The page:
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NEW YORK — Taking a cue from the fashion industry, Barneys New York is referencing the past.
This story first appeared in the August 30, 2002 issue of WWD. Subscribe Today.
Mere designer vintage offerings are no longer enough, however; they now need to have context as well. As a result, Barneys has turned its eye to “art to wear,” the movement born during the countercultural climate of the Sixties that generated scores of brilliantly crafted, ornate, handmade clothes.
“‘Art to wear’ emerged after the ‘Summer of Love,’” said Cameron Silver, owner of the L.A.-based vintage store Decades. “It was about using fashion as art, not so much for commerce, but for expressing oneself.”
While the designs were previously relegated to galleries, private collections or store rooms, Silver unearthed and edited them into a collection of approximately 100 pieces for the Decades area on the fifth floor of Barneys New York. The works vary from intricately woven pieces to embellished leather to dip-dyed fabrics. They include Katherine Westphal’s painted and transfer-print velveteen tops and tunics; sophisticated tie-dyed caftans from Marian Clayden, who worked as a textile designer for the musical “Hair” in 1969; painted silks from Ina Kozel; a cocoon coat from Kaisik Wong; dyed chiffon pieces from Holly Harp, leather patchwork bags from Char de Vazquez, and Dina Knapp’s colorful and outlandish knit pieces, like the Rasta Tam hats she created for Bob Marley. Julie Gilhart, vice president and fashion director at Barneys, was especially taken with Knapp’s hats. “We can sell these in New York until the cows come home,” said Gilhart. However, the specialty items are quite rare, and Barneys received only four, which retail for $450.
Other pieces range in price from $200 for knit scarves to almost $6,000 for more elaborate creations.
Gilhart was keen on featuring the collection in part because, “This is something interesting we wanted to do to spice things up, so it’s not the same-ole, same-ole.”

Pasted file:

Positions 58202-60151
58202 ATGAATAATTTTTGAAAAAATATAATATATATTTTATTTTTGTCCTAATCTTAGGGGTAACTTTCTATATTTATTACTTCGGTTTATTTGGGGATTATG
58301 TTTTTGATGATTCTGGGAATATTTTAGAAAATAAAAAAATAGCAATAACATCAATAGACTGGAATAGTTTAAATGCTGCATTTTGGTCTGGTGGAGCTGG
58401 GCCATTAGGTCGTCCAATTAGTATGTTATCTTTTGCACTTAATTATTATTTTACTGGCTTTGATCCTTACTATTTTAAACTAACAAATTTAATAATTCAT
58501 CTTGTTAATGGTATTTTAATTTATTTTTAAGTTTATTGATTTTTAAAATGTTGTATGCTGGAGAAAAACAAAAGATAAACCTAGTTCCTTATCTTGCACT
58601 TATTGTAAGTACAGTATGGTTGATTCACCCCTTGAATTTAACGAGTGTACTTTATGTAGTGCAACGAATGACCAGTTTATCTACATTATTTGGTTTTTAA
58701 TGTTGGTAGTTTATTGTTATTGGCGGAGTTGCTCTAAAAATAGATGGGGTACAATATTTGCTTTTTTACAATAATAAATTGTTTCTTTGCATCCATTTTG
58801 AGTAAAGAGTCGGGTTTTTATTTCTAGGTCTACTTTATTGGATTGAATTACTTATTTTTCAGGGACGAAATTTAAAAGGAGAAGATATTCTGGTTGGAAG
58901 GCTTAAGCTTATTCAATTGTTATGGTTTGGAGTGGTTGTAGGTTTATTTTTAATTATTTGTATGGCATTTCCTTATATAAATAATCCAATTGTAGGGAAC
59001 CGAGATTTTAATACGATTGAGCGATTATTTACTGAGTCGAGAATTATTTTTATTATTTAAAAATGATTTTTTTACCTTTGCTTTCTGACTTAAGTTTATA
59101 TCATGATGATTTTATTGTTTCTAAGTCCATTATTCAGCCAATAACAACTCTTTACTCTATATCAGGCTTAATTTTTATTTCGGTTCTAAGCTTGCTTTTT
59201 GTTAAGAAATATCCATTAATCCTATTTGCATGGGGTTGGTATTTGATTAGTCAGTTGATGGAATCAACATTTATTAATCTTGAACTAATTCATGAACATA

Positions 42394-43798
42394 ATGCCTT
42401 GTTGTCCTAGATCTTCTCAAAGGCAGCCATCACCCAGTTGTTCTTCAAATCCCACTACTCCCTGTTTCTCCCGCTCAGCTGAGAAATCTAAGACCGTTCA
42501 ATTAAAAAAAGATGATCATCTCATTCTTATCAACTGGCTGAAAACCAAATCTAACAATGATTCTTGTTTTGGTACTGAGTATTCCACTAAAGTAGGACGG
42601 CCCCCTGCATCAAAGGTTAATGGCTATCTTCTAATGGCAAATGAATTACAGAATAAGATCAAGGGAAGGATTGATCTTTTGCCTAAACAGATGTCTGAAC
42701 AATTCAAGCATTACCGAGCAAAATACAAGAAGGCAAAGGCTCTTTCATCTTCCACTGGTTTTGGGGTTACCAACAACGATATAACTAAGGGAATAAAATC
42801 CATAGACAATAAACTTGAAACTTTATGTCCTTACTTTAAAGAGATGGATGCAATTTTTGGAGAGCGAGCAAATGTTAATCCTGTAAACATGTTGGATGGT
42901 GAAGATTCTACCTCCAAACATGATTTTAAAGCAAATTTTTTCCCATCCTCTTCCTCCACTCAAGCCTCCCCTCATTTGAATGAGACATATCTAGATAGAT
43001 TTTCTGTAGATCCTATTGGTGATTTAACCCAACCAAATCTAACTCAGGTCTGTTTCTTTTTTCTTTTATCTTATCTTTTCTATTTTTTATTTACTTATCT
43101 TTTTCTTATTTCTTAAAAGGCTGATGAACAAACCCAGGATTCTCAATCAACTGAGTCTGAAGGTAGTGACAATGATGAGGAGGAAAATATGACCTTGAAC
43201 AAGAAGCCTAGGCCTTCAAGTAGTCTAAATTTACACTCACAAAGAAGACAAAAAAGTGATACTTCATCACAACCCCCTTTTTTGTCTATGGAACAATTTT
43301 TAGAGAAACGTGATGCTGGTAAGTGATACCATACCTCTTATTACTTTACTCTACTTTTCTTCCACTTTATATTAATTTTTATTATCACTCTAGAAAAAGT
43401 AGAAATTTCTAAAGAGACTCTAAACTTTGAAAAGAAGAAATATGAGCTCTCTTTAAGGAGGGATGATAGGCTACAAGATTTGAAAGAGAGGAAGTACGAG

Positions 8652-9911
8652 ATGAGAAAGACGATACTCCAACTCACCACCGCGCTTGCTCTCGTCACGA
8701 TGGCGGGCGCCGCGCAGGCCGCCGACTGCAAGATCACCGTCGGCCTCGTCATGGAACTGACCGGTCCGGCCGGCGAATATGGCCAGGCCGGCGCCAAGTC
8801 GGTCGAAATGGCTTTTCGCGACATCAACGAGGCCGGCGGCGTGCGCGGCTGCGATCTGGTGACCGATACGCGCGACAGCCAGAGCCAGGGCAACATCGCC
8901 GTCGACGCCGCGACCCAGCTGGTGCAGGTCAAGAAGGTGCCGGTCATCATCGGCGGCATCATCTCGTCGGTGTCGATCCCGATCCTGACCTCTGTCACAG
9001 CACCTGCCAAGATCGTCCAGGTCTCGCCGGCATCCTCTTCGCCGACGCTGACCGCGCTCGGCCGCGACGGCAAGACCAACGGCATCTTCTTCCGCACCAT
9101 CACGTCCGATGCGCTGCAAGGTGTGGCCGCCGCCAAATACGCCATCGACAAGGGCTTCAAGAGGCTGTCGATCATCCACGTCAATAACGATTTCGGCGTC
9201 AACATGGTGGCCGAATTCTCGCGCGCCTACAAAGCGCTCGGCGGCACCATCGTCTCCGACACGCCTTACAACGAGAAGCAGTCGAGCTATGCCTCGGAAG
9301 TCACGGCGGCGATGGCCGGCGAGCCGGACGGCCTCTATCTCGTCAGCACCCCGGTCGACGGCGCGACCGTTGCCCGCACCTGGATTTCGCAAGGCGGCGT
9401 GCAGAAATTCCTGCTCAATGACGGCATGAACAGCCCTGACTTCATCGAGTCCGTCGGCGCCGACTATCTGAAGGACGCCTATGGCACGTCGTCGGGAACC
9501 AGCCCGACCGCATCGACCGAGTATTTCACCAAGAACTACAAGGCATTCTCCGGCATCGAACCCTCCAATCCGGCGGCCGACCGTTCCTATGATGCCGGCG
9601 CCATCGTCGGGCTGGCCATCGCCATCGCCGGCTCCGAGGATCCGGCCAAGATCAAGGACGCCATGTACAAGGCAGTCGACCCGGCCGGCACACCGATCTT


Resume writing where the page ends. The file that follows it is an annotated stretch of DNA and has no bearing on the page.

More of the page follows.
The “art to wear” pieces will likely be of particular interest to customers because of their craftsmanship, uniqueness and freshness, according to Gilhart, as well as the pervading customer penchant for one-of-a-kind items. “Going into spring, there is suddenly all of this ultimate customization. It’s about making individual statements through your clothes…it’s like the ultimate expression of fashion, and it’s not mass marketed.”
Coincidentally or not, some of the themes of the “art to wear” pieces mirror current fall trends like patchwork bags, chunky knits, painted velvets and folkloric motifs. According to Harold Koda, the curator of the Metropolitan Museum of Art’s Costume Institute, similarities between the current cultural conditions and those of the Sixties have served to give “art to wear” pieces a particular relevance today.
In tandem with “art to wear’s” emergence in the Sixties was a proliferation of people shopping at vintage and surplus clothing stores, much in the same way savvy shoppers have in the last several years, Koda said.
“The same thing that would motivate someone young and design-savvy to be interested in a 1960’s Trigère coat is also going to be motivated by these manifestations of the artisanal and individualized. It’s another opportunity to be more personally expressive,” said Koda. He also referenced the controversy that surrounded Nicolas Ghesquière’s sampling last season of a Kaisik Wong vest, but Koda’s point of view depicts Ghesquière as a pioneer rather than a poacher.
“What was so ingenious about it, was he took something that if anybody else had seen at a flea market or at a thrift shop they would have bypassed it because it was still out there enough that it wasn’t newly chic,” said Koda. “He styled it in a way that was completely different from its original content. Rather than a full dirndl skirt, he showed it with the midriff bared and slacks. It became more hard-edged, more urbane, and the context became much more sophisticated. That was counter to the original intentions of that piece, which were to be much more touchy-feely granola. By recontextualizing it, I think it has made our eyes see the pieces in a very different way.”